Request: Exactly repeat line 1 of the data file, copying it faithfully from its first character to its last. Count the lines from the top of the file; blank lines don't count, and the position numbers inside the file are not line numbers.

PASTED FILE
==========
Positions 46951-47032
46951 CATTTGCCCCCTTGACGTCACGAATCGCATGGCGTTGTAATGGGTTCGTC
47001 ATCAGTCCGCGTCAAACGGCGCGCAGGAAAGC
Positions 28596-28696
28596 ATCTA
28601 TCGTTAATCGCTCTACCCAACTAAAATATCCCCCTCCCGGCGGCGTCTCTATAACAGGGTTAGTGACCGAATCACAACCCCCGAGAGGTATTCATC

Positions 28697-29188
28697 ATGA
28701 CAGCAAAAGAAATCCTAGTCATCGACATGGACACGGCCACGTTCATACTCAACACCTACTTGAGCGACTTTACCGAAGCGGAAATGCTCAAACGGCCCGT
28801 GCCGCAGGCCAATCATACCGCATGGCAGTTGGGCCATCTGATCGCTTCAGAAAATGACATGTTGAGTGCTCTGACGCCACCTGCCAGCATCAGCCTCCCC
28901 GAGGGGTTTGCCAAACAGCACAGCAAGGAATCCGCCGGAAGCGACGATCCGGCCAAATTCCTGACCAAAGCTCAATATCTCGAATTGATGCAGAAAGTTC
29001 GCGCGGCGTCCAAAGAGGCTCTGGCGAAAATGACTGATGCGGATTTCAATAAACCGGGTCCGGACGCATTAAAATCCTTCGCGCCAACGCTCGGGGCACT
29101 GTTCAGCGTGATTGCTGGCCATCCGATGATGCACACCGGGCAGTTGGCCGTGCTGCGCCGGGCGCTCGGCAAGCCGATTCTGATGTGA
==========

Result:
Positions 46951-47032